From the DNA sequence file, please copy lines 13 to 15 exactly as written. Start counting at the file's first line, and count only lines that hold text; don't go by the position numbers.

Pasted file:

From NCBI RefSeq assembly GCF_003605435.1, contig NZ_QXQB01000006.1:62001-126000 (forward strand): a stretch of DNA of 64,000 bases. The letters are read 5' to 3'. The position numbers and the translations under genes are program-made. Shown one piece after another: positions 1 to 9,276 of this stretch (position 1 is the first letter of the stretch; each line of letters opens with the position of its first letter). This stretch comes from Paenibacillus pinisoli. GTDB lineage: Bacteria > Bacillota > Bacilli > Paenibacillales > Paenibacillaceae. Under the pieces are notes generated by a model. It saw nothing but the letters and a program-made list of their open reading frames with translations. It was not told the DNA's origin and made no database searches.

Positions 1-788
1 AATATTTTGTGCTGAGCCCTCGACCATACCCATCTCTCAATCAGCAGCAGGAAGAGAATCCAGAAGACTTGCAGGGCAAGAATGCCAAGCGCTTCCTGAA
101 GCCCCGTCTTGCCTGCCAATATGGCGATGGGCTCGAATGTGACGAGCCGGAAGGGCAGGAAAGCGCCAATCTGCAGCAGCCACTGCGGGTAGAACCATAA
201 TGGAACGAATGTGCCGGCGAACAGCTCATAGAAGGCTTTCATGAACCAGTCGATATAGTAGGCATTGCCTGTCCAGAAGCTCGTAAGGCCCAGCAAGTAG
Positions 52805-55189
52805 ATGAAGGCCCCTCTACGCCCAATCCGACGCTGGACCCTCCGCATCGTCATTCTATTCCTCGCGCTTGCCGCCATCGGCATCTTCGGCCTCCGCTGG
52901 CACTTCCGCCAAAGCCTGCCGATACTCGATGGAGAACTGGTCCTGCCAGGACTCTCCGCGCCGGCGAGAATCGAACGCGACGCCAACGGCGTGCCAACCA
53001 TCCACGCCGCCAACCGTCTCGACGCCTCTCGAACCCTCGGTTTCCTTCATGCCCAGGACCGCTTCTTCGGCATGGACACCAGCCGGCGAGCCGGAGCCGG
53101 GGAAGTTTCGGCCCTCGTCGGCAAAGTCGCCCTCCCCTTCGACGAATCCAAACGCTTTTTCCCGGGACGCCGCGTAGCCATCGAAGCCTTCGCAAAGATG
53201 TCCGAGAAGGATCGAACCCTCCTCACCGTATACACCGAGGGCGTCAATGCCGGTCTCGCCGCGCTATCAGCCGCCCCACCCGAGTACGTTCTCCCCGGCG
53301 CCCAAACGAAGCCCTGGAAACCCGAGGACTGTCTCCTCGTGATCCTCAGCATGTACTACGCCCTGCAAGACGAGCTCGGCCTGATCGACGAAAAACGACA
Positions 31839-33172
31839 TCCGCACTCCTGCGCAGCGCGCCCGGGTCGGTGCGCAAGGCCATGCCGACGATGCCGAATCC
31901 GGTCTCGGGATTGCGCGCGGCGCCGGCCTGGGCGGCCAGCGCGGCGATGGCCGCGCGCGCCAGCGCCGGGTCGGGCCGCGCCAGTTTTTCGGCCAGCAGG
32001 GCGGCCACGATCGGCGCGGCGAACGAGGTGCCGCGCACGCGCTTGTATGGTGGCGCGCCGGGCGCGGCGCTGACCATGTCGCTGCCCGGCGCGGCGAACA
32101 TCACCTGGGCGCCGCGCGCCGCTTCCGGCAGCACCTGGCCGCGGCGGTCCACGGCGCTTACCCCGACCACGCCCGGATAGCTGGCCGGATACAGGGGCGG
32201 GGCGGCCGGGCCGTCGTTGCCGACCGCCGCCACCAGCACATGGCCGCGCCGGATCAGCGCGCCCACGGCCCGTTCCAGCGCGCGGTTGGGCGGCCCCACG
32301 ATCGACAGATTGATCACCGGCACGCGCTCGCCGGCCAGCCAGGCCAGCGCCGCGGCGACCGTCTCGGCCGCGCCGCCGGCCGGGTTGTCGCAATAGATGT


Positions 31839-33172
31839 TCCGCACTCCTGCGCAGCGCGCCCGGGTCGGTGCGCAAGGCCATGCCGACGATGCCGAATCC
31901 GGTCTCGGGATTGCGCGCGGCGCCGGCCTGGGCGGCCAGCGCGGCGATGGCCGCGCGCGCCAGCGCCGGGTCGGGCCGCGCCAGTTTTTCGGCCAGCAGG